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Lucy, Esq.
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we filed a civil lawsuit and then received the defendants answer.

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we filed a civil lawsuit and then received the defendants answer. Along with the answer is a motion to dismiss the case. We now have to respond to the motion to dismiss. The opposing's party's reason is meant to try and twist and confuse the issue. What is the best way to respond to the motion or are their guidelines we can follow? We dont want to repeat the original lawsuit again.

My name is XXXXX XXXXX I'd be happy to answer your questions today.

An Opposition to a Motion to Dismiss isn't just repeating the statements in the Complaint. It should address all of the arguments raised in the Motion. Look at any cases they cite, and then look to see if you can find cases that say something different (the librarian may be able to help with this). If they have mis-stated and confused the issues in the case, you can say that, and you can even cite to the Complaint. But make sure to address every argument they raise.

A Complaint need only contain a short and plain statement of the facts showing entitlement to relief. If they're claiming that the Complaint is deficient, that may be the starting point. Also, in a Motion to Dismiss, the judge is supposed to read the Complaint and determine whether, assuming all of the statements it contains are true, it states a cause of action. That's the standard. It's pretty deferential to the plaintiff, because the law wants to decide cases on their merits when possible.

Because every motion is so fact-specific, there unfortunately aren't any forms online that would be useful. But if you can get to a law library, you should be able to find books that talk about opposing these motions and give some general outlines or examples that may help. Those books will also lead you to some cases you can use as a starting point in your research.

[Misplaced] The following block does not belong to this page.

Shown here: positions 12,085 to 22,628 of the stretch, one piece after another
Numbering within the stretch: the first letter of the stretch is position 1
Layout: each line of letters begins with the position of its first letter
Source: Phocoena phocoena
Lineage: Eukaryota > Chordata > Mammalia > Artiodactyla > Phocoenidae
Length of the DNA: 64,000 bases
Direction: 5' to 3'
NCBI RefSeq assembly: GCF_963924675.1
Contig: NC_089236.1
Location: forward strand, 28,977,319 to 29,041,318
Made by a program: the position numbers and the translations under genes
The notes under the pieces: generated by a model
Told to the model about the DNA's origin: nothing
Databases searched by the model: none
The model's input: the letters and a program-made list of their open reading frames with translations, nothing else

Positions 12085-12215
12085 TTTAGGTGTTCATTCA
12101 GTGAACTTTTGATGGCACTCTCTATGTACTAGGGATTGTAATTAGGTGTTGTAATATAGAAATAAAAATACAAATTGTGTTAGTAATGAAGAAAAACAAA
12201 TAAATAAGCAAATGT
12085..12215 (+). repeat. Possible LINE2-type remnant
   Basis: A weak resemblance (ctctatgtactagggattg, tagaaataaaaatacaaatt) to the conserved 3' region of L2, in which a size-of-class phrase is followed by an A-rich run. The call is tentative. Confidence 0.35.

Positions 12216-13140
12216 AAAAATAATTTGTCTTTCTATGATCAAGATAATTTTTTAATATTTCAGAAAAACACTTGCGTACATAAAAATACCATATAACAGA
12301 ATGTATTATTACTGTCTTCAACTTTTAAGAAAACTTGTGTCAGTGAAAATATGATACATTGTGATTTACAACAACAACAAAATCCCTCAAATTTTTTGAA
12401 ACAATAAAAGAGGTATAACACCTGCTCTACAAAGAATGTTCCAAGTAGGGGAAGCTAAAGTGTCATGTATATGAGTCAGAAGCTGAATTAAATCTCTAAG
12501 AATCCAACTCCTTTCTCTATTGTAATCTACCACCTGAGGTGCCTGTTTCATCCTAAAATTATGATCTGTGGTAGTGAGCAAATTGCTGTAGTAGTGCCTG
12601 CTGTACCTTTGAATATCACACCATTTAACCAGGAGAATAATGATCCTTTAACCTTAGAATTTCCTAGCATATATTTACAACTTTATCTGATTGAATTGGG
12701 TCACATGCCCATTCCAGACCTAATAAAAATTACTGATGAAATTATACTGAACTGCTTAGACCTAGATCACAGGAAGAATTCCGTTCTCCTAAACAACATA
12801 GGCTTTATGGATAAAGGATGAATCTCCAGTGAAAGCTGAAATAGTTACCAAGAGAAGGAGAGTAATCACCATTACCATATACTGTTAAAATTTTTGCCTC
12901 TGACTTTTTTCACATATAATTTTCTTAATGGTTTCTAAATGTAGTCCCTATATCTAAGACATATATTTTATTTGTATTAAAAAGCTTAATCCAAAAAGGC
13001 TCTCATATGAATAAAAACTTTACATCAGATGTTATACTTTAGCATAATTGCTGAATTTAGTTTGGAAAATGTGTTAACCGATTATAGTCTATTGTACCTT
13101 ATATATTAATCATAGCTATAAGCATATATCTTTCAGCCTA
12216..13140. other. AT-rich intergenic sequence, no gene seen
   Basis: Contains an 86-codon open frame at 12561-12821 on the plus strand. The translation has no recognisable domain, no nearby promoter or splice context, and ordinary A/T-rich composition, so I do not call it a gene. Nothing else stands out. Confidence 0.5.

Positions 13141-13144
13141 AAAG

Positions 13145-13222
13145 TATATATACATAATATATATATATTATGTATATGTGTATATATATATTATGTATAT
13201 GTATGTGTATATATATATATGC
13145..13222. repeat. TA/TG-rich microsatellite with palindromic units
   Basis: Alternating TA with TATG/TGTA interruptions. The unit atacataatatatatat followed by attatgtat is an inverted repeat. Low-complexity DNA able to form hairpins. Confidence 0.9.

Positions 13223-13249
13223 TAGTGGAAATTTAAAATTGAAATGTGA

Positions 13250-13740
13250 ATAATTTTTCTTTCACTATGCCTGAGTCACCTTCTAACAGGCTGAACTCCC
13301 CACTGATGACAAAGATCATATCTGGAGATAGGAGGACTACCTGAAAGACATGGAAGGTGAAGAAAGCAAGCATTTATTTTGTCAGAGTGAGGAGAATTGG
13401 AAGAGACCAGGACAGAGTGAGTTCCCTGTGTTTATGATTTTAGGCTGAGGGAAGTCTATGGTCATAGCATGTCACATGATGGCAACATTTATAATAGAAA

If you have any questions or concerns about what I've written, please reply so that I may address them. It's important to me that you are 100% satisfied with the service I provide. Otherwise, please rate my service positively so that I get credit for answering your question. Thank you.
Customer: replied 4 years ago.
Thanks. We have access to lexis nexis so that will help.
The reasons they say refer to a separate document filed explaining all the arguments. So we need to outline it by addressing each argument, correct? It just seems to repetative. And one of the arguments is failure to state a claim. And there are 5 cases listed
It can be repetitive. It does sometimes feel like you're repeating the same arguments over and over. But, unfortunately, if you don't refute every argument they make, the judge can grant the motion. So it's important to at least touch on all of them and why they're not applicable.
Customer: replied 4 years ago.
So the best way to go about this is to take each item from the defendants "argument and citation of authority" for exampole a: Standard to granting a motion to dismiss under ocga 9-11-12(b)(6)
and then day we disagree and why?
That's usually how it's done. In some cases, you can group similar arguments together, rather than copying and pasting the same arguments.
Customer: replied 4 years ago.
one more question... we are pro se. We have 30 days to respond to the opposing parties motion to dismiss. What if we need more than 30 days to respond? Can we ask the courts to grant us more time because we are pro se or for any reason? We dont want to risk the courts granting the motion to dismiss so if requesting an extension of time is simply up to the judge then we dont want to risk the case but what are your thoughts?
You have the ability to ask for more time if it's needed. There are various reasons that a judge might allow it, such as a previously scheduled (and paid for) vacation, medical issues or things like that. If you asked for more time to help you find an attorney, you might get a few extra days. It unfortunately may not be enough just to say that you need more time because you don't have a lawyer and need time to do the research. The judge isn't really supposed to grant that sort preferential treatment to someone that doesn't have a lawyer. They may give some leeway on technical matters, but there would probably have to be some other reason to get an extension.

On the other hand, if the other party agrees, that will make it more likely that you can get extra time. Usually parties that are looking for more time start by asking the opposing party.
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